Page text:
The Stoneman family finds its friendship with the Camerons affected by the Civil War, both fighting in opposite armies. The development of the war in their lives plays through to Lincoln's assassination and the birth of the Ku Klux Klan.
Three centuries before Christus. Young Cabiria is kidnapped by some pirates during one eruption of the Etna. She is sold as a slave in Carthage, and as she is just going to be sacrificed to... See full summary »
In the midst of the Russian Revolution of 1905, the crew of the battleship Potemkin mutiny against the brutal, tyrannical regime of the vessel's officers. The resulting street demonstration in Odessa brings on a police massacre.
Sergei M. Eisenstein
Two brothers, Phil and Ted Stoneman, visit their friends in Piedmont, South Carolina: the family Cameron. This friendship is affected by the Civil War, as the Stonemans and the Camerons must join up opposite armies. The consequences of the War in their lives are shown in connection to major historical events, like the development of the Civil War itself, Lincoln's assassination, and the birth of the Ku Klux Klan.Written by
Victor Munoz <firstname.lastname@example.org>
Because of the huge importance of this film, it is suspected that some actors may have exaggerated claims to have worked on the film in order to bolster their resume. Among the unconfirmed cast members are John Ford, who claimed to have played a Klansman riding with one hand holding up his hood over one eye so he could see better. Such a Klansman is visible in the film and may indeed have been Ford. Despite frequently being credited as a "Piedmont Girl", actress Bessie Love denied claims that she ever appeared in this film. Erich von Stroheim for years claimed to be the stunt man who falls from a roof (breaking two ribs in the process), but assistant director Joseph Henabery strongly denied that von Stroheim was ever on a D.W. Griffith set until after Intolerance: Love's Struggle Throughout the Ages (1916). Some have claimed to spot what appears to be a blackfaced von Stroheim as a voter in the election poll scene. Henabery, who was on the set of the film as an actor and assistant director, claimed that the actor who did the roof-fall stunt was in fact Native American actor Charles Eagle Eye. George Beranger was credited as "John French" in the original program notes, for some reason. See more »
When John Wilkes Booth is in the corridor outside the President's box preparing to assassinate Abraham Lincoln, he draws and cocks his handgun then enters the box with the gun in his hand. Yet once inside the box, he reaches into his coat with the same hand (now empty) and draws out the gun again. See more »
[at end of film]
Liberty and union, one and inseparable, now and forever!
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The following was listed in the opening credits: A PLEA FOR THE ART OF THE MOTION PICTURE: We do not fear censorship, for we have no wish to offend with improprieties or obscenities, but we do demand, as a right, the liberty to show the dark side of wrong, that we may illuminate the bright side of virtue - the same liberty that is conceeded to the art of the written word - that art to which we owe the Bible and the works of Shakespeare. See more »
In both 1921 and 1927, edited versions of the film were released to reflect current political viewpoints. See more »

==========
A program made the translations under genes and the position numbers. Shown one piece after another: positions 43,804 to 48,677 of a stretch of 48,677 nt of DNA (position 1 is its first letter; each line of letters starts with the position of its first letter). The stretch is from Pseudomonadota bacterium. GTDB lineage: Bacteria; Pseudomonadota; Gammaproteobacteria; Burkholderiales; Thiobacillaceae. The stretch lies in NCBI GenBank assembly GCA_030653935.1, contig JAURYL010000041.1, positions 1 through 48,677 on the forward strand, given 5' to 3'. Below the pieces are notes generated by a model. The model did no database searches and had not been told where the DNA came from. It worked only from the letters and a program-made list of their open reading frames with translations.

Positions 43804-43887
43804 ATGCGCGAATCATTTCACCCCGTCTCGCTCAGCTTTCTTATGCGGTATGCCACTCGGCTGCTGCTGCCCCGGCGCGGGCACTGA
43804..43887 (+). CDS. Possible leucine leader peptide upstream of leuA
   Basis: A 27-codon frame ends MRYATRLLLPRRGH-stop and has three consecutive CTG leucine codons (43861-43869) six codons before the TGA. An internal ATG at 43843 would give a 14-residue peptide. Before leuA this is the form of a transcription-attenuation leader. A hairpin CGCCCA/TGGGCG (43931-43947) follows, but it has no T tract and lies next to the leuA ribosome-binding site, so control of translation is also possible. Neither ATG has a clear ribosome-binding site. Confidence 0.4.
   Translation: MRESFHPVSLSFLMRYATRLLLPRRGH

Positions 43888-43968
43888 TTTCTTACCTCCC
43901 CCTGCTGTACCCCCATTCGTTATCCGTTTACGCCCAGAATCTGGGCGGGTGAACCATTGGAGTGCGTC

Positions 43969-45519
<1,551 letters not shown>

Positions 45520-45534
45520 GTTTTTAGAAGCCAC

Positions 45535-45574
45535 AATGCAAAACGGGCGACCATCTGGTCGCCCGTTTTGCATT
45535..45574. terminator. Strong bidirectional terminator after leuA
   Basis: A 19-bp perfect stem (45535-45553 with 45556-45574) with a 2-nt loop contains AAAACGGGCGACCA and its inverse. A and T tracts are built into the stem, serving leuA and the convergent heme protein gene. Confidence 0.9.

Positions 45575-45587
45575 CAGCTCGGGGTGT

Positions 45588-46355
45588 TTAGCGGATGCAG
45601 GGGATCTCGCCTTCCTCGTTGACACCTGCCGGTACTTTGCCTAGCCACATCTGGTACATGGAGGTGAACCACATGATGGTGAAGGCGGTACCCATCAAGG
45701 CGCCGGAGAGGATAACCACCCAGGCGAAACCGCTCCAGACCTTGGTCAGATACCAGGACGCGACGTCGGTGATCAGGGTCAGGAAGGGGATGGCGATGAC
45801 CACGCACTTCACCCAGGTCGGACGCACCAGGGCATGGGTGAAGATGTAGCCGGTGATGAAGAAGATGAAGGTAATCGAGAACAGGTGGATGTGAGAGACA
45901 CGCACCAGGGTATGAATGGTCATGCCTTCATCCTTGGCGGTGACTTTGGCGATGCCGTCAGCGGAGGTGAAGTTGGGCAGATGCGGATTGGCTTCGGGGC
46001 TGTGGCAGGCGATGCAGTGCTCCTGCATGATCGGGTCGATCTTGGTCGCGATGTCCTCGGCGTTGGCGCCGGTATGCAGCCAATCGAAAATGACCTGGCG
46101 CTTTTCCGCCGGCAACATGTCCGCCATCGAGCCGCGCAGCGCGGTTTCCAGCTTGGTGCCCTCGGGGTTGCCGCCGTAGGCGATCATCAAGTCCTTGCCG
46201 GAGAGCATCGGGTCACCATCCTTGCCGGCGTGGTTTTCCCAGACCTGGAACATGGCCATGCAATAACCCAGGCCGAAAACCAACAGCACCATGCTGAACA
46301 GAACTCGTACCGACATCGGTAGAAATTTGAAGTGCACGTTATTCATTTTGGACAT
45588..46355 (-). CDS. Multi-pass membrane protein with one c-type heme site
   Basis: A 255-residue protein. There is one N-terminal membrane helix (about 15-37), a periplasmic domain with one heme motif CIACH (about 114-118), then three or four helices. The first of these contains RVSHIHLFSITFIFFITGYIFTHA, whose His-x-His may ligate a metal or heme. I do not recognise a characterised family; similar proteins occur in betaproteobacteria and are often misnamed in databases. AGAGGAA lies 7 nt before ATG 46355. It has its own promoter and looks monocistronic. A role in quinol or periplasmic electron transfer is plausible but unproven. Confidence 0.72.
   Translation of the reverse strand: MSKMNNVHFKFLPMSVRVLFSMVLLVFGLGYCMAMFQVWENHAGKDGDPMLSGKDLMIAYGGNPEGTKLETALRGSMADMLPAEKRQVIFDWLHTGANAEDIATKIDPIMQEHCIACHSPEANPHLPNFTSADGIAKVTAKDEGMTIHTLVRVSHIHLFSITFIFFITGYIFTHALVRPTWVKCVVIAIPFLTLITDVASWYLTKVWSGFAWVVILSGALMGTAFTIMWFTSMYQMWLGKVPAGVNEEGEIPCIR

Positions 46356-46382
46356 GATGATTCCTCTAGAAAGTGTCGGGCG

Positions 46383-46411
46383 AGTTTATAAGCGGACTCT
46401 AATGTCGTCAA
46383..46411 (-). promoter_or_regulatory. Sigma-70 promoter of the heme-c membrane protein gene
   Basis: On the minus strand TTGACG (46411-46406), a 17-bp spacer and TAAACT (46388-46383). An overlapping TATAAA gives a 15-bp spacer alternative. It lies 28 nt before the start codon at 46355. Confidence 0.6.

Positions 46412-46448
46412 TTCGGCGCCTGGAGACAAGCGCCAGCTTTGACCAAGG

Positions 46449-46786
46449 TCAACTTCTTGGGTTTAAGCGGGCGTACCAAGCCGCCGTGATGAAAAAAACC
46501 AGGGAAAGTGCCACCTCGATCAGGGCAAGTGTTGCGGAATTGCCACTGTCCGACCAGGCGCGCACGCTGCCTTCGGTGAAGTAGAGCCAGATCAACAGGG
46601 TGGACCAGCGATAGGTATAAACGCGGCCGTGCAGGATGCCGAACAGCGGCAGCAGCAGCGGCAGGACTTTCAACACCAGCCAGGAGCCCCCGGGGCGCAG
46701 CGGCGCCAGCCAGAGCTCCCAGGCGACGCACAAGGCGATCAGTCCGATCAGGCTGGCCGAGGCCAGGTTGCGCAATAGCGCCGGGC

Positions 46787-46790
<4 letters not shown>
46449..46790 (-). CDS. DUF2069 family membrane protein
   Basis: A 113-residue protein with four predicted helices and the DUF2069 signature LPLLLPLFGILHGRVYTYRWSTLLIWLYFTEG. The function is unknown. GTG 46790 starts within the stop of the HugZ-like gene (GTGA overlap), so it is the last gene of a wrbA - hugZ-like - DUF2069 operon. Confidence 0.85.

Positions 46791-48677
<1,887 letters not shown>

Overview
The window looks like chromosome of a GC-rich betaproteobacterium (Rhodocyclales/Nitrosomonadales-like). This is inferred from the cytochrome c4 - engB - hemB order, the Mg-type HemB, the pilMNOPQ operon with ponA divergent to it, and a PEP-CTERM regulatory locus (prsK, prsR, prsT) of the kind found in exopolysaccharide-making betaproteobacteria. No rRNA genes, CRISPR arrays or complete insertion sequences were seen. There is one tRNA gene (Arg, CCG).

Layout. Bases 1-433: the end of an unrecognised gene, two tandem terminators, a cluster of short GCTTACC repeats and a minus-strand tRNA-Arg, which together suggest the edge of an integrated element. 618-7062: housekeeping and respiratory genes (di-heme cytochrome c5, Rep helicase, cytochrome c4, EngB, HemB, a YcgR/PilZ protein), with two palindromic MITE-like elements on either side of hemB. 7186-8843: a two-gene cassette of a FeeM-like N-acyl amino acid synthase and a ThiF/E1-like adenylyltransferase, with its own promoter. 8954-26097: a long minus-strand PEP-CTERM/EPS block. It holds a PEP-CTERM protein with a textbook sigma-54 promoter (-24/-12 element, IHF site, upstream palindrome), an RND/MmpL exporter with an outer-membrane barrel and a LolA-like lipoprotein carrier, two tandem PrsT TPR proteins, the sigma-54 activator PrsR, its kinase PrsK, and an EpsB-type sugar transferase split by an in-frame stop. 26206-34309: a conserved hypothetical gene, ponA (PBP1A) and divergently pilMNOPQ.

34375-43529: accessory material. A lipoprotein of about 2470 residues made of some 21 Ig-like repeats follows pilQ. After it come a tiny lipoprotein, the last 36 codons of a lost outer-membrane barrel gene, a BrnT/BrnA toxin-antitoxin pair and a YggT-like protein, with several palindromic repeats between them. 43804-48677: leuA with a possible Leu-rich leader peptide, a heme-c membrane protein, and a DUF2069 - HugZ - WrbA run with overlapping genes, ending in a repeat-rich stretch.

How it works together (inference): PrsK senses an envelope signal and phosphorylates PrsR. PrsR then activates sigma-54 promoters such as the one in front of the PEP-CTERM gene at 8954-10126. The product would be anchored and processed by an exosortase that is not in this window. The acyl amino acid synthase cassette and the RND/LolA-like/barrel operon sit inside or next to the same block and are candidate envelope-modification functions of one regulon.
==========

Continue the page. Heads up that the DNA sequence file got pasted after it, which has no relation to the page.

Is the historical importance of this film greatly exaggerated?
I saw this film at a small "Art House" theatre when I was a graduate student. It was supported by program notes, and reviews of the film by respected critics, these stressed Griffith was a trend setting director who had made significant contributions to modern cinema. I remember three major developments were attributed directly to him, firstly his use of a mobile camera for tracking rather than bringing events to the camera; secondly pioneering the use of close-up photography in the cinema and thirdly the incorporation of pseudo-documentary sequences (e.g. the assassination of Lincoln) into a fictional story. I therefore watched this film with great anticipation; but as something of a young idealist I was more and more sickened by what I then felt was glorification of the KKK, and afterwards I was bitterly disappointed by my evening. I decided that if I ever watched TBOAN again it would only be when I was better informed both about American history of the period and about the work of other contemporary Hollywood film-makers. It is now 60 years later and I see "The Birth of A Nation" is scheduled to be screened on TCM next month, so probably the time has come to watch it again; and perhaps comments based on my original viewing so long ago may be appropriate at this time as the impressions I now have of this film will be those that have been with me for most of my life.
Films showing conflicts must present both sides as believing utterly in the righteousness of their cause; but historical films also have at least a moral responsibility to ensure the material shown has some reasonable approximation to historical accuracy, and whenever possible the convictions of both sides should be equally fairly presented. Most of the criticisms of TBOAN on this database derive not from its sympathetic presentation of the KKK but from the fact that this is presented as the only side which is relevant. We need to remember that slavery was introduced into human society back in prehistoric times - it was usually associated with a recognised obligation on the part of the slave-owner to provide a reasonable standard of living for his slaves, and alternative mediaeval societies from which slavery had been eliminated often did not do even this for their dispossessed citizens. Members of ruling classes everywhere lived a lifestyle which required the full time labours of many slaves or underprivileged workers to maintain, and only after the invention of the steam engine did it become possible to picture a world from which slavery might eventually be eliminated. Although this then probably became inevitable, its elimination has still not been completed; and in the United States it took place in an appallingly destructive way, part of which is pictured in TBOAN. Every nation has shameful episodes in its history which have and will cause distress for many generations before they are gradually outgrown. Recognising that the American Civil War did not result only from a dispute about slavery but much more from a whole range of economic and cultural issues, I appreciate that it would be grossly improper for me as a Canadian to seize on some of the controversial aspects of TBOAN as an excuse to condemn the film. I will re-watch it as a valid and important effort to document the concerns of the group of citizens it featured (although I will still reserve the right to feel Griffith should have made more effort to also document the concerns of those with opposing viewpoints.) My concerns here are directed more to assessing the importance of TBOAN in the development of the modern cinema, and I currently find myself siding with the relatively few users who have commented that its significance seems to be greatly overrated. When I first saw this film I had seen relatively few of the important early silent films, and it was easy to accept claims that Griffith's work was of overwhelming importance. Now I have seen other contemporary works; and have also come to appreciate that all surviving copies of about 90% of these works have totally disappeared (whilst probably half of the 10% of which copies still exist are not available for home viewing even from specialist libraries as the only copies are located in inaccessible archive collections). This is not brought out clearly by most of the 200 user comments on this film listed by IMDb, and it is so important that it has led me to pen these further comments. Film-makers in the silent era were extremely productive - Griffith himself is credited by IMDb with having directed over 500 films, most of them silent, and several other directors/producers have well over 100 films credited. Since so few survive, we must recognise how far our current assessment of early directors might change if we were able to see and compare more of their works. I believe that many innovations in film technology have been exclusively attributed to Griffith primarily because of the ready availability today of copies of 'TBOAN', 'Intolerance' and 'Orphans of the Storm'. I found this feeling very strongly reinforced when I had a rare chance to see a screening of Lois Weber's 'Hypocrites'. Weber was, for a time, the highest paid director in Hollywood and received a best director award in 1916 (ahead of Griffith, just one year after he released TBOAN). All I will say at this point is that, although I am admittedly relying on rather uncertain memories, I believe 'Hypocrites' was more stimulating for its innovative cinematographic techniques than 'Intolerance'. It would be interesting to know whether other database users have had similar thoughts about this or other early works.